# Functional Geekery

In a previous post I mentioned I had a new project in the works. I was a guest on the Ruby Rogues podcast and made an announcement there, but for those who didn’t catch that episode, I am now announcing Functional Geekery, a podcast about functional programming.

After some issues with getting the hosting setup properly, and working with the hosting provider’s support for a couple of issues, the first episode is ready to go live! I will be working on getting it in the iTunes store, and some of the other podcasting services, but in the meantime, you can find it online.

I am hoping to have a wide range of guests and topics, from Clojure, to Erlang, to JavaScript, to F#, as well as Scala, Haskell, and functional programming in languages like C# and Ruby. If you have any suggestions on shows, topics, or guests, check out the About Page on the site to submit ideas.

–Proctor

# Clojure function has-factors-in?

Just another quick post this evening to share a new function I created as part of cleaning up my solution to Problem 1 of Project Euler.

Was just responding to a comment on Google+ on my update sharing the post Project Euler in Clojure – Problem 16, and I saw the commenter had his own solution to problem 1. In sharing my solution I realized that I could clean up my results even further, and added a function has-factors-in?. These updates have also been pushed to my Project Euler in Clojure Github repository for those interested.

(defn has-factors-in? [n coll]
(some #(factor-of? % n) coll))


(defn problem1
([] (problem1 1000))
([n] (sum (filter #(or (factor-of? 3 %) (factor-of? 5 %))) (range n))))


It now becomes:

(defn problem1
([] (problem1 1000))
([n] (sum (filter #(has-factors-in? % [3 5]) (range n)))))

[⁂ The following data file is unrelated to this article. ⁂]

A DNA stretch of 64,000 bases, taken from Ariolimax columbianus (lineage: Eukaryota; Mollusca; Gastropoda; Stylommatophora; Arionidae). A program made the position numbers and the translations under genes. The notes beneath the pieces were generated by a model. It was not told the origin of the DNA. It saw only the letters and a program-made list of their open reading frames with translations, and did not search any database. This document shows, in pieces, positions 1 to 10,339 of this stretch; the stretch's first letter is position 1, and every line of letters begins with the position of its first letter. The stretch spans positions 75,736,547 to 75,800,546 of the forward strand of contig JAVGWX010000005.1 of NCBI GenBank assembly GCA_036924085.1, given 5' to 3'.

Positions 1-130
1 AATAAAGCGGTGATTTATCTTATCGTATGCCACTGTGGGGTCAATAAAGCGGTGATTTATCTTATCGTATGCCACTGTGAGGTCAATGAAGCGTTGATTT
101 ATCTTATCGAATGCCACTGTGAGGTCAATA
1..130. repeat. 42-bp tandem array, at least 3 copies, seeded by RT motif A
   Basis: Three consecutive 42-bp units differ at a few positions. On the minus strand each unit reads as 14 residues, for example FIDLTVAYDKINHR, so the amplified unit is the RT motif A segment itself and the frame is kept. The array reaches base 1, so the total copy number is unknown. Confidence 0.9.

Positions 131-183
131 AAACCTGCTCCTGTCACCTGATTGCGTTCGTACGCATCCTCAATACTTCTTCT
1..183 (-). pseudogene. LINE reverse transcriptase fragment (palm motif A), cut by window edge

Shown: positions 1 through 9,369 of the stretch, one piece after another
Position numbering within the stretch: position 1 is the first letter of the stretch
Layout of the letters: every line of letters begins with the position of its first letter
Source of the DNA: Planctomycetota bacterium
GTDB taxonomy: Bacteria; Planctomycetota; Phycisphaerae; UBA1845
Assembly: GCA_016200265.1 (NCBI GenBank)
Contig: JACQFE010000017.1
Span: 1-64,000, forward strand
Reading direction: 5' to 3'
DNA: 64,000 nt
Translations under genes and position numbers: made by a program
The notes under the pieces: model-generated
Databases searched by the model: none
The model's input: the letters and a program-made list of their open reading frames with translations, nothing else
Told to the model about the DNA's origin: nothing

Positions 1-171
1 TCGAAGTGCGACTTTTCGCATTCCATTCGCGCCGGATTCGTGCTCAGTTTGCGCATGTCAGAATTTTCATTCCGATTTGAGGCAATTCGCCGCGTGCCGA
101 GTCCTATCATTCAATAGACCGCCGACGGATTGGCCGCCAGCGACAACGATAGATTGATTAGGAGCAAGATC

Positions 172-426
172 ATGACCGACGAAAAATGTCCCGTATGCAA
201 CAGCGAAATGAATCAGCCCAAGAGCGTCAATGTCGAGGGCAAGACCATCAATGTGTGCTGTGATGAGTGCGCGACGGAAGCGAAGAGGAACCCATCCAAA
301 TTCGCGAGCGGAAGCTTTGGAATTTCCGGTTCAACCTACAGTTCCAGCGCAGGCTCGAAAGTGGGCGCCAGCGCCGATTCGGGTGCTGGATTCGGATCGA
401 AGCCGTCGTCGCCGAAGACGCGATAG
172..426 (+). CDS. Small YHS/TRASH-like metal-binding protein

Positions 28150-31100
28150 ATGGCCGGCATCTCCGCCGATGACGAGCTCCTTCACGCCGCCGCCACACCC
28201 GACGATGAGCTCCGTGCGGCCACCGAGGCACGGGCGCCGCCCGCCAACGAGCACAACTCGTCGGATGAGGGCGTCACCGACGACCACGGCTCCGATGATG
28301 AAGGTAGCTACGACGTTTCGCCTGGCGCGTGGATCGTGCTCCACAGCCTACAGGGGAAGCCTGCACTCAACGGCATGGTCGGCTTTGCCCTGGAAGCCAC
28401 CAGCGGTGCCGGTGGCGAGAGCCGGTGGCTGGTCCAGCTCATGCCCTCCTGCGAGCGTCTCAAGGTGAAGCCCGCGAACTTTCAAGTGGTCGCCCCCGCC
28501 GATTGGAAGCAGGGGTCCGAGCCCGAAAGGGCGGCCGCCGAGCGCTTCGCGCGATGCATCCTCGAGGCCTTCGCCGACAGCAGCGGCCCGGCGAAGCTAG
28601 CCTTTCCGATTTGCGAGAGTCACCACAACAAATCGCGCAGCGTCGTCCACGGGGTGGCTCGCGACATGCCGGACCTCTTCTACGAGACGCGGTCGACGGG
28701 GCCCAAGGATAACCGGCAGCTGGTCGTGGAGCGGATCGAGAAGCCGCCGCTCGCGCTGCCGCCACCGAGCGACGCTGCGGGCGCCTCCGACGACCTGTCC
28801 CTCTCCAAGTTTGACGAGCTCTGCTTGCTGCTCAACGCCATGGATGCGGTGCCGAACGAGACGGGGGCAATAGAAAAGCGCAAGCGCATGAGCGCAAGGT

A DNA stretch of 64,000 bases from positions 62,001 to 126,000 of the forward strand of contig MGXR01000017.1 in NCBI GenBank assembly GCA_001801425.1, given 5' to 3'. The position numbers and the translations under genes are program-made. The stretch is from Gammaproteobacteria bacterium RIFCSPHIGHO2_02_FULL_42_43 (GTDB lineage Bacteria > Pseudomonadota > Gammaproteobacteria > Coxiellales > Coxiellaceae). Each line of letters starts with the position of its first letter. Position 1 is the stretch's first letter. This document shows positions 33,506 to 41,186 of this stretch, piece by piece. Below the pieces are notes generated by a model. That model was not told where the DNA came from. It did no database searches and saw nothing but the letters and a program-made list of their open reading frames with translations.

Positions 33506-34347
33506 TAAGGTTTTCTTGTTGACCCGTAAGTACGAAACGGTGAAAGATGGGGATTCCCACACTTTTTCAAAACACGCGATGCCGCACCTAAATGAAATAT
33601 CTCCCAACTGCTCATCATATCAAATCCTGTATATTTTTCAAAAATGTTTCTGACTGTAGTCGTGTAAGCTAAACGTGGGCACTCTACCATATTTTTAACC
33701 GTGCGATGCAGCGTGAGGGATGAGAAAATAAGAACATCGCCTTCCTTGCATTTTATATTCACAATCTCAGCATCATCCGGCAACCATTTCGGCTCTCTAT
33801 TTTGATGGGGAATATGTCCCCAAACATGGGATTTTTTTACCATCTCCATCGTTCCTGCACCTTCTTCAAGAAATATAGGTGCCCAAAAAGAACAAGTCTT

This change makes my solution read even more like the problem statement given.

–Proctor

# Project Euler in Clojure – Problem 16

Here is my solution to Problem 16 of Project Euler. As always, my progress you can tracked on GitHub at https://github.com/stevenproctor/project-euler-clojure.

Problem 16 of Project Euler is:

What is the sum of the digits of the number 2^1000

This problem was straight forward since I already had the function digits-of defined from problem8. I was able to be very declarative in my problem, so much so, that it reads as the problem statement you are asked to solve.

(defn problem16
([] (problem16 1000))
([n] (sum (digits-of (expt 2 n)))))


As always, any feedback you have for me is greatly appreciated.

–Proctor

# Project Euler in Clojure – Problem 15

Here is my solution to Problem 15 of Project Euler. As always, my progress you can tracked on GitHub at https://github.com/stevenproctor/project-euler-clojure.

Problem 15 of Project Euler is to find the starting number with the longest Collatz sequence, summarized from the problem page as:

Starting in the top left corner of a 22 grid,
there are 6 routes (without backtracking) to the bottom right corner.

How many routes are there through a 2020 grid?

I started this problem, by trying to tracing and counting the routes through grids of 2×2, 3×3, and 4×4, and even setled in and did a 5×5 square. Having these numbers, and knowing I had two choices for ever position I was in, except for when the path got to the far edge and bottom, I had a hint at the growth rate of the problem. I tried some powers of 2 with the relationship of the numbers, and some factorials with the numbers. After seeing some possible relationships with the factorials that might be leading me in the right direction, I tried a number of permutation calculations, and the combination calculations. Having seen the numbers show up in different combination results, I then spent time back-calculating from those numbers into my ns, and found that the pattern seemed to match 2n Choose n.

The source code to this was the factorial function:

(defn factorial [n]
(multiply (range 1M (inc (bigdec n)))))


And, I could have done it recursively, but I figured I would just operate against the sequence of numbers, especially now that the reducers are available in the Clojure 1.5-Alpha 3 release (at the time of this writing) of Clojure. After I get through a few more problems (of which I am working ahead of these posts), I am thinking it would be interesting to run the same Project Euler Problems against 1.4 and 1.5 using the reducers library, just substituting map/reduce for the reduce/combine functionality, and seeing how much effort it takes to move them over, as well as the differences in the timings of the different problems.

The other base function I needed was a combination function:

(defn combination [n k]
(cond (zero? n) 0
(zero? k) 1
:else (/ (factorial n) (* (factorial (- n k)) (factorial k)))))